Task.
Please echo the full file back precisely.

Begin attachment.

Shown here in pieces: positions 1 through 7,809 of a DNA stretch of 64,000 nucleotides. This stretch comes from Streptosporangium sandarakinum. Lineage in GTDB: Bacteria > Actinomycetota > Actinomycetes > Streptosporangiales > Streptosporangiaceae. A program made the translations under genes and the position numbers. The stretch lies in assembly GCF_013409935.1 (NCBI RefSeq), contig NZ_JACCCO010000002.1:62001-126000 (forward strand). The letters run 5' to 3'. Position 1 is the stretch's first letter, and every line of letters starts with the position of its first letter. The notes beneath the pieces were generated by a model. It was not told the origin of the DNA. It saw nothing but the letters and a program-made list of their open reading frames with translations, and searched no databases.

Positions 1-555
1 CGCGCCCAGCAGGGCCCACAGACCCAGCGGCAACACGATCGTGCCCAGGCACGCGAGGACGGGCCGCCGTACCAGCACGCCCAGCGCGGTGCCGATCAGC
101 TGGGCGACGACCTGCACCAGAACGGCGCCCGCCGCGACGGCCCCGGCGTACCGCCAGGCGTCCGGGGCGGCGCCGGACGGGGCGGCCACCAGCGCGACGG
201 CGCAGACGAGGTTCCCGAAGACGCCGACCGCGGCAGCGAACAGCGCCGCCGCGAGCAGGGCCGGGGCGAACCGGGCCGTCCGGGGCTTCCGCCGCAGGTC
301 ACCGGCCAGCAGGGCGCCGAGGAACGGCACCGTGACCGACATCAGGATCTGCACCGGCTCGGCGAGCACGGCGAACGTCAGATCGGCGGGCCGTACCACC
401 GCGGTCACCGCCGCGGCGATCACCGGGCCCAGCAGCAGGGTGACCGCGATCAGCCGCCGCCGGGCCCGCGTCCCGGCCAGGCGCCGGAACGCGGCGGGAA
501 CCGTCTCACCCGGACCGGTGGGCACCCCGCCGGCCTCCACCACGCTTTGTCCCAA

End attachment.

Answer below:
Shown here in pieces: positions 1 through 7,809 of a DNA stretch of 64,000 nucleotides. This stretch comes from Streptosporangium sandarakinum. Lineage in GTDB: Bacteria > Actinomycetota > Actinomycetes > Streptosporangiales > Streptosporangiaceae. A program made the translations under genes and the position numbers. The stretch lies in assembly GCF_013409935.1 (NCBI RefSeq), contig NZ_JACCCO010000002.1:62001-126000 (forward strand). The letters run 5' to 3'. Position 1 is the stretch's first letter, and every line of letters starts with the position of its first letter. The notes beneath the pieces were generated by a model. It was not told the origin of the DNA. It saw nothing but the letters and a program-made list of their open reading frames with translations, and searched no databases.

Positions 1-555
1 CGCGCCCAGCAGGGCCCACAGACCCAGCGGCAACACGATCGTGCCCAGGCACGCGAGGACGGGCCGCCGTACCAGCACGCCCAGCGCGGTGCCGATCAGC
101 TGGGCGACGACCTGCACCAGAACGGCGCCCGCCGCGACGGCCCCGGCGTACCGCCAGGCGTCCGGGGCGGCGCCGGACGGGGCGGCCACCAGCGCGACGG
201 CGCAGACGAGGTTCCCGAAGACGCCGACCGCGGCAGCGAACAGCGCCGCCGCGAGCAGGGCCGGGGCGAACCGGGCCGTCCGGGGCTTCCGCCGCAGGTC
301 ACCGGCCAGCAGGGCGCCGAGGAACGGCACCGTGACCGACATCAGGATCTGCACCGGCTCGGCGAGCACGGCGAACGTCAGATCGGCGGGCCGTACCACC
401 GCGGTCACCGCCGCGGCGATCACCGGGCCCAGCAGCAGGGTGACCGCGATCAGCCGCCGCCGGGCCCGCGTCCCGGCCAGGCGCCGGAACGCGGCGGGAA
501 CCGTCTCACCCGGACCGGTGGGCACCCCGCCGGCCTCCACCACGCTTTGTCCCAA